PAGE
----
• Ms Roseann Kelly, Women in Business Northern Ireland

Structural and contextual challenges

In response to the question of the different challenges faced by men and women entrepreneurs, Lene Foss suggested that women face both structural and contextual challenges. Roseann Kelly identified these as a difference in the kinds of networks they have as well as the existence of fewer role models. Lene Foss further highlighted the dual role that women play as both mothers and entrepreneurs, as well as national differences in women’s propensity to become entrepreneurs. In Norway for example, immigrant women are more likely to be entrepreneurs than Norwegian women.

On the question of whether support for improved networking opportunities for women was an appropriate policy response, Bill O’Gorman cited his recent experiences of women’s attitudes towards women-only networks. He gave an example from his own work where his team at Waterford had set up three networks in Ireland and Wales: male only, mixed and female only. Surprisingly, while women initially were reluctant to join women only-networks because they realised that gender diversity is important and a women-only network would segregate them from men, the women-only network appeared to perform best. While the other two networks folded, the women-only one continued and still exists.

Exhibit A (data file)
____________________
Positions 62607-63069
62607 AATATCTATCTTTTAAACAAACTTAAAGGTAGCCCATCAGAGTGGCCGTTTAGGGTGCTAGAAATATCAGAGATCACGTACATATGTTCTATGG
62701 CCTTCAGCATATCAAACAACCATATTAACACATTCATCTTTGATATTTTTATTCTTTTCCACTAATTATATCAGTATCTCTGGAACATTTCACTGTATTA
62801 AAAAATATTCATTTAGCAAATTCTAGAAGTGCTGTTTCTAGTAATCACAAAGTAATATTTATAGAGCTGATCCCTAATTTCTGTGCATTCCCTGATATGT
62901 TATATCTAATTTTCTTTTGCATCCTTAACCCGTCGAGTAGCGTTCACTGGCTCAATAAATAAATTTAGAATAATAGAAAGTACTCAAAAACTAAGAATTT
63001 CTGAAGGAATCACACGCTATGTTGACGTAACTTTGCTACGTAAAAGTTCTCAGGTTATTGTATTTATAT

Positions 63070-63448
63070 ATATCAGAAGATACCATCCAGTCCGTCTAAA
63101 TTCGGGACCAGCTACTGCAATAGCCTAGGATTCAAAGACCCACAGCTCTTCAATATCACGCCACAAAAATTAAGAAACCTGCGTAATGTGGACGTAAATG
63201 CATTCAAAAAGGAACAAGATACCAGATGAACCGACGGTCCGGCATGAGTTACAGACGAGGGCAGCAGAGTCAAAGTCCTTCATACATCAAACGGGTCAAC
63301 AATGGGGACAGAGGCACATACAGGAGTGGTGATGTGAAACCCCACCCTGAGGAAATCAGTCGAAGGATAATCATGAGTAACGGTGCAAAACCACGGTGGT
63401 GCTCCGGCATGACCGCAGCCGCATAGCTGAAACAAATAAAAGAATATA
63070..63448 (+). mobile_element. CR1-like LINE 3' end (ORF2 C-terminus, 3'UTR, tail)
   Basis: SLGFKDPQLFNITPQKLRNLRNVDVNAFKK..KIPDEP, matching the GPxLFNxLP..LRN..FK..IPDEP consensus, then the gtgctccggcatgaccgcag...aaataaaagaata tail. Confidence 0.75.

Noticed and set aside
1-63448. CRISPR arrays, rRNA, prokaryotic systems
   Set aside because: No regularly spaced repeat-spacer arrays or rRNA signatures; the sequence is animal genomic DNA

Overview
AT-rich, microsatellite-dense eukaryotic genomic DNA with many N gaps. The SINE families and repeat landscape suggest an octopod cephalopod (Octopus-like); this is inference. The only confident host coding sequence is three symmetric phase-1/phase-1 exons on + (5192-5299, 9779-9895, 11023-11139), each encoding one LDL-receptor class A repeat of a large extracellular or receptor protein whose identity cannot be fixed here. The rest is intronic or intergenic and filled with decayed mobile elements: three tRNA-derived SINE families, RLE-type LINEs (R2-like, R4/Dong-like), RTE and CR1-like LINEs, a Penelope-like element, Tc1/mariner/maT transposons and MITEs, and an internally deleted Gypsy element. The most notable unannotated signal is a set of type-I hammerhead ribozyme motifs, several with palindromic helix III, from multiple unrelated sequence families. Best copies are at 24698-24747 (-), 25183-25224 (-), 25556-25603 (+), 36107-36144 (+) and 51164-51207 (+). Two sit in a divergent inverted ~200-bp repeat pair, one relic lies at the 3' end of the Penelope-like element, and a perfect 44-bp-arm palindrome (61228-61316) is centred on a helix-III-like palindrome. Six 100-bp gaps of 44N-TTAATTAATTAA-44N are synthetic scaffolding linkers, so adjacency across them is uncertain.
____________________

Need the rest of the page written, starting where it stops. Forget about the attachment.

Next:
Sarita Johnson, Manager of Female Entrepreneurship for Enterprise Ireland, cited research that has led to Enterprise Ireland to support women-only programmes including networks. This demonstrated that the challenges facing women entrepreneurs are different, specifically with regard to attitude towards risk-taking and raising finance. For example, Enterprise Ireland invests in 100 high potential start-ups (HPSUs) per year. The specific targeting of women has meant that the number of women entrepreneurs in this category being awarded grants has risen from 7% to 18%. She also found that women-only networks tend to perform best – for example, in raising export sales.

Need for better understanding of gender differences

Dundalk Institute of Technology (pic credit banlon1964 under CC via Flickr.com)

Dundalk Institute of Technology (pic credit banlon1964 under CC via Flickr.com)